I believe that stress can be a good thing, provided that students have the tools and strategies to use it to their advantage. The authors highlight this point, but also weigh in to the psychological understanding of regulation and how our students are often “disregulated” by things outside of the classroom, (which is no secret to most of us!) – triggers such as their personal history, (there are powerful examples about bullying, traumatic home lives, and students escaping areas of conflict and war. Teachers need to get to know our students so we can recognize these stressors and help reduce them. Like the last section, I appreciate that authors Tranter, Carson, and Boland don’t pretend there is an easy solution to student triggers, nor do they fault educators who don’t immediately catch them:

That got me thinking about the importance of supporting educators. When we consider the role of the caring adult who is focusing on caring, communication, and consistency all the while “needing to always maintain their own state of regulation” I started to wonder what supports are in place for staff. A focus on human development in schools means that school staff take on emotional baggage. Educators know the value of relationships, and they also know some of the issues students bring to the classrooms. How do we prevent school staff from emotional burnout? What professional learning, mindfulness activities, and support systems are in place for staff?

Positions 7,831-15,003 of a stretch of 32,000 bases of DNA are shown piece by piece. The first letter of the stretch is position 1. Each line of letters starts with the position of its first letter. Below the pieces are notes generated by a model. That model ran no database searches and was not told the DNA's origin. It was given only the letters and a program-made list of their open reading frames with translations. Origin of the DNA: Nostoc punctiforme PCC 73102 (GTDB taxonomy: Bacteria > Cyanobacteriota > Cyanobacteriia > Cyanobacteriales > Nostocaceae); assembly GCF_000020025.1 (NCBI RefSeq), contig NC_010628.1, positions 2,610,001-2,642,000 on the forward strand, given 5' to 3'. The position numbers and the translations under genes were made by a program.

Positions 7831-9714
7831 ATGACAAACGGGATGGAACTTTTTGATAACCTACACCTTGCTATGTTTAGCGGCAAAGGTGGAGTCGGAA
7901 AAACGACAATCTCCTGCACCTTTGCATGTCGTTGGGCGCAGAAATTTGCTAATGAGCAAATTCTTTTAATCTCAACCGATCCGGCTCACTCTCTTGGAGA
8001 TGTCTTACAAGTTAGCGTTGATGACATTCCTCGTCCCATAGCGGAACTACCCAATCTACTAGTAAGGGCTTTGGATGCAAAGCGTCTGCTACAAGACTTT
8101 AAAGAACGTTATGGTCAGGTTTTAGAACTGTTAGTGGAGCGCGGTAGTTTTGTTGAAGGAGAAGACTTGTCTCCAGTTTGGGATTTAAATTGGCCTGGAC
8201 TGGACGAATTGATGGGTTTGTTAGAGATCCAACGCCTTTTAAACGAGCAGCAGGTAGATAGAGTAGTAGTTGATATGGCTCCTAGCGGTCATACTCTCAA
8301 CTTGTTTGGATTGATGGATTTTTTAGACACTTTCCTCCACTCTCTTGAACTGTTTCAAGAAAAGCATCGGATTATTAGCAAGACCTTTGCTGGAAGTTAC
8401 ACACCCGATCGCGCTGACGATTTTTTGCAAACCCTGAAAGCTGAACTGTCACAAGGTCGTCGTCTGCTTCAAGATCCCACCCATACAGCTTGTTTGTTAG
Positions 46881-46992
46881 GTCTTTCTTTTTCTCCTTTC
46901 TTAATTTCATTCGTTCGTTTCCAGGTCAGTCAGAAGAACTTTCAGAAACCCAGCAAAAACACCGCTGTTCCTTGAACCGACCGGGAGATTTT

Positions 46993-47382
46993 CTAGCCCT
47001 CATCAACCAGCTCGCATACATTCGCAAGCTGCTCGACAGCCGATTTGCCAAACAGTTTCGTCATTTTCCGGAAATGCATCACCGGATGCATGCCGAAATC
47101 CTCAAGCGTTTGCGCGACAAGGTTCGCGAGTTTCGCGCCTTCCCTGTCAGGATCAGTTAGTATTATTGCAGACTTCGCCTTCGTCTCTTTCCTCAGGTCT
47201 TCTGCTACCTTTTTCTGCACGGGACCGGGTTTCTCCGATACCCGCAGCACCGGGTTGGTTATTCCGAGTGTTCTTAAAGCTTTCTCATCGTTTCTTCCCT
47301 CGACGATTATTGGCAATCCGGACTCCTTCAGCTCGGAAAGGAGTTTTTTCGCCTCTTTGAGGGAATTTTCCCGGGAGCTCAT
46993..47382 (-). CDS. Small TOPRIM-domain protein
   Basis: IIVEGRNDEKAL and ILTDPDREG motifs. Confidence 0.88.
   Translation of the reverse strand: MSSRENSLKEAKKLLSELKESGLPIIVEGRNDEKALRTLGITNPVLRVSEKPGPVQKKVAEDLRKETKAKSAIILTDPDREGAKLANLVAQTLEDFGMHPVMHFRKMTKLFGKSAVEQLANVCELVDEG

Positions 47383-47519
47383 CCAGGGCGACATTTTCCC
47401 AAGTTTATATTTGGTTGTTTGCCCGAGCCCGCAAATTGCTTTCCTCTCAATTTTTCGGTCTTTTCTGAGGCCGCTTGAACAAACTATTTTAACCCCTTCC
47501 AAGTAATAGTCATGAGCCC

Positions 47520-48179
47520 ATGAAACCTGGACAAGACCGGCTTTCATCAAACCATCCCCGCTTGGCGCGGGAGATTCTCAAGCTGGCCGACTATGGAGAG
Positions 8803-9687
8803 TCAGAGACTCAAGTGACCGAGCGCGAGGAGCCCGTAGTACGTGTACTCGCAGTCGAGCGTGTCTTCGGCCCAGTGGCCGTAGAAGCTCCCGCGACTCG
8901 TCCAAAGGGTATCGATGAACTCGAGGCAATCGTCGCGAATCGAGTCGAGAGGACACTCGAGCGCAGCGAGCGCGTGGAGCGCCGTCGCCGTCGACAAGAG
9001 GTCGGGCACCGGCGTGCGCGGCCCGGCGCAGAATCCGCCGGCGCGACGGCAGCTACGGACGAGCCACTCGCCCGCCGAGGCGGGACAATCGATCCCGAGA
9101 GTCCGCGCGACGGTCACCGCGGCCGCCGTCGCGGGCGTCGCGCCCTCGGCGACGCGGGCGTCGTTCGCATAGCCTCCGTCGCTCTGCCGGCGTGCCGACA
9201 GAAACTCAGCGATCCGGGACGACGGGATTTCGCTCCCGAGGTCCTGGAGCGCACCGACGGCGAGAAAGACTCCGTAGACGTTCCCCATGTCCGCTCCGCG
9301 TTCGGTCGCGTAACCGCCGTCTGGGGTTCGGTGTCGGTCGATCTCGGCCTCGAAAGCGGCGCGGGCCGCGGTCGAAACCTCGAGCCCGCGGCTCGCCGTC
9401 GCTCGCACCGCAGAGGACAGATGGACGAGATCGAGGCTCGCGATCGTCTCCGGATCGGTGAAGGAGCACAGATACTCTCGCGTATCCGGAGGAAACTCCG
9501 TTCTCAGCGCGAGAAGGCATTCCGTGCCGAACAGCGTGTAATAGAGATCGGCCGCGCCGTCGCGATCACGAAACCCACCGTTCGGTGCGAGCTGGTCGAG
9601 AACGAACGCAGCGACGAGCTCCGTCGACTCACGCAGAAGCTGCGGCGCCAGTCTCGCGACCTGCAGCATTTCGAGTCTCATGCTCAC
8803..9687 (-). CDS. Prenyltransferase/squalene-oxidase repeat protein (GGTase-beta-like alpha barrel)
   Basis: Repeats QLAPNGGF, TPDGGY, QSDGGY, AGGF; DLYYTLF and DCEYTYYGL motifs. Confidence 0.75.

There is a bit more to unpack in Chapter 5, which focuses on belonging and the social nature of humans. I’m not a sociological or pshychological expert, but I do think there’s merit in the belief that most people appreciate a sense of inclusion and belonging. The one thing that I started to think about is the nature of belonging in terms of belonging to a group, (as in the class or with peer groups) as well as a sense of belonging to the school. We have some serious attendance issues and I wonder how we might change that issue if we really push that meaningful sense of belonging, (beyond the traditional “attachment to a school mascot” sense of belonging). The focus on thinking about how we interact with students using the “relationship bank account” philosophy of deposits and withdrawals is one piece that helps students feel safe and positive in schools, so this is something to discuss further. Again, I feel like most of this is being done, but it’s good to review it. I really like the last line of the chapter, though. Just…be nice:

So in conclusion, helping students understand how stress impacts life is important, as is helping students develop tools and strategies to regulate their emotions. Doing this work means getting to know our students’ emotional triggers, which could create additional anxiety and stress for educators, so it’s important to consider professional learning, decompression techniques, and the mental health of school staff. Social skills and a sense of belonging are generally areas we need to reflect on when thinking about how we will do better at reaching students who are not being reached.

I’m looking forward to the next set of chapters!